Participants also learned how to apply the design thinking framework using three actual business cases.

Interested in attending our events? Join us at other upcoming events, click here.

Note: AmCham events are intended primarily for AmCham members and their guests. Many events are open to members’ guests and other non-members, but the attendance of any non-member must be approved in advance. AmCham reserves the right not to admit a non-member to any event without explanation.

AmCham’s 2017 Golf Championship

On May 12, AmCham Taipei held its 2017 Golf Championship at the Kuo Hua Golf & Country Club in Beitou.

With a full shot-gun start, all players teed-off promptly at 6:30 a.m., following the Texas Scramble based on Peoria format. The day was mostly cloudy with pleasant temperatures, and players were able to stay refreshed with non-alcoholic drinks generously sponsored by Swire Coca-Cola, Savanna Cider by Distell, and Ice cream by Swensen’s.

A total of 55 golfers, organized into 14 teams, took part in the golf event.

Thanks to hole-sponsors Corning, and Taiwan Sotheby’s International Realty, golfers had the chance to win Nearest to the Pin contests at every Par-3 hole, as well as Longest Drive on two Par-5 holes. In addition, Ally Logistics Property also sponsored 8 sleeves of top-quality golf balls as hole prizes.

All participants also took home “goody bags” filled with prizes provided by Asian Tigers, Ally Logistics Property, Costco, Crown, and Taiwan Sotheby’s International Realty.

Tournament Results

Team handicaps for this year’s tournament were determined using the Peoria system, with the six special holes drawn randomly by players during the awards lunch. Evonik (Thomas Zechel, Albert Lee, Michael Huang, and KC Lin) won the championship. Other golfers also had opportunities to win prizes in the lucky draw that followed, with products sponsored by Audi, Costco, Grand Hyatt Taipei, Howard Plaza Taipei, IGST, Patron Spirits, Regent Taipei, Shangri-La’s Far Eastern Plaza Hotel Taipei, Silks Place Taroko, The Place Tainan, The Sherwood Taipei, and the W Taipei. Distell also sponsored Scottish Leader Whisky that was served during lunch.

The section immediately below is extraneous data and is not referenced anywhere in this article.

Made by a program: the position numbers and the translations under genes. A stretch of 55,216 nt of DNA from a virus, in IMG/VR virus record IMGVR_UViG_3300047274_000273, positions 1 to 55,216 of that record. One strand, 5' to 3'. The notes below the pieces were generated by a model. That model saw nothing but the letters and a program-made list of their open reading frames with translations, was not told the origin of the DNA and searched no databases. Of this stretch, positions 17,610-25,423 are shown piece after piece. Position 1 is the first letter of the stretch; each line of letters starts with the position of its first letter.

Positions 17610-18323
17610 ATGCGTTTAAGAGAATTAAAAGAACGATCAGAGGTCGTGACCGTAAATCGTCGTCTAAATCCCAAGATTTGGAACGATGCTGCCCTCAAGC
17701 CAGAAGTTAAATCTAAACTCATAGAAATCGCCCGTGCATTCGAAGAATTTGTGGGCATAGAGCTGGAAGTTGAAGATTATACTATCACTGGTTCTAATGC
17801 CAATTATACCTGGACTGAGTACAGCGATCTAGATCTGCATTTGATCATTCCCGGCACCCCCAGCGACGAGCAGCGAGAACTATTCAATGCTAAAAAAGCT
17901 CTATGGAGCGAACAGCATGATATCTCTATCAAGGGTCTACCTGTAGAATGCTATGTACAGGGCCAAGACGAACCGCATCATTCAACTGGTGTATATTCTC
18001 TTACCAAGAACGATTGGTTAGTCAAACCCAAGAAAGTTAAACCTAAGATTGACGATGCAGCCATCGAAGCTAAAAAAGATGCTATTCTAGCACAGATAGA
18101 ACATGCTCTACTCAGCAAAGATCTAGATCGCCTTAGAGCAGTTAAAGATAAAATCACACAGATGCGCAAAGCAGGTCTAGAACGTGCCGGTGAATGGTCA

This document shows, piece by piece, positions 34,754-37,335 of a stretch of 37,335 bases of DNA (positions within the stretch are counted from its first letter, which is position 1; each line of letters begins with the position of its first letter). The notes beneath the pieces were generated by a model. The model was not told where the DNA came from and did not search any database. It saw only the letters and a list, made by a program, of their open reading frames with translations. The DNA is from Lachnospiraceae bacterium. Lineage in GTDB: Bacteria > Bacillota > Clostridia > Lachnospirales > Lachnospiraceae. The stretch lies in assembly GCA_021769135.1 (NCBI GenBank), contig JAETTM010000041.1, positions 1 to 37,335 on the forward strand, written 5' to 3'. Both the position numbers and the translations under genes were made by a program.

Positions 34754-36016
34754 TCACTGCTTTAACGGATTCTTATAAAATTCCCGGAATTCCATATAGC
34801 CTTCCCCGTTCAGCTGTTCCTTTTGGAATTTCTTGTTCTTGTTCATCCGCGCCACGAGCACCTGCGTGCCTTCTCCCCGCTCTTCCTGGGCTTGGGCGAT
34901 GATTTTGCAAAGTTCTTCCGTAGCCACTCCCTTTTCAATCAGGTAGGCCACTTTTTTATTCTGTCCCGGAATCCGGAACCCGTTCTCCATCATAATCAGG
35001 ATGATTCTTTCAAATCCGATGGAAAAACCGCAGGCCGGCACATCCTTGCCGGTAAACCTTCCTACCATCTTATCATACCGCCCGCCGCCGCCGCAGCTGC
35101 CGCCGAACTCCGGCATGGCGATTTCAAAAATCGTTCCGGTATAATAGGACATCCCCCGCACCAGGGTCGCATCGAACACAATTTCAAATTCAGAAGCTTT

Before ending lunch, AmCham President Andrea Wu extended special thanks to the 2017 AmCham Golf Committee – Doug Klein, Jesse Chen, James Hsiao, and Wayne Shen – for their expert advice on all things golf-related.

View the full photo gallery here

HR Committee Luncheon: The Importance of Identifying Change Agents

The world’s economy is undergoing significant challenges that are deeply unsettling for most businesses. This has created an urgent imperative to adjust to the new realities of changing business models. According to employers in Mainland China, Hong Kong, and Taiwan, the most needed skills for top talent are 1) change management skills 2) a competitive/entrepreneurial mindset.

On May 11, AmCham Taipei’s HR Committee invited Christine Raynaud from Morgan Philips to give a presentation on “Why companies seek change agents and how HR can identify them.” She stressed that to help employers identify change agents, HR practitioners need to know how to uncover such characteristics in new hires and existing workforces.

From left to right: HR Committee Co-Chair, Monica Han, Country HR Leader, 3M Taiwan Ltd., speaker Christine Raynaud from Morgan Philips, HR Committee Co-Chair, Seraphim Ma, Senior Partner, Baker & McKenzie

The importance of identifying change agents within a company include:

  • Implement and adapt to new business models in order to stay competitive in the market
  • Managing resistance or those that oppose change
  • Develop and manage key leaders to support organizational changes
  • Ensure that individualistic goals align with the company’s strategy

Competencies to look for when identifying change agents:

  • Personal Balance
  • Leadership Influence
  • Consideration of Others
  • Creativity and Adaptability
  • Attention to Detail

Interested in attending our events? Join us at other upcoming events, click here.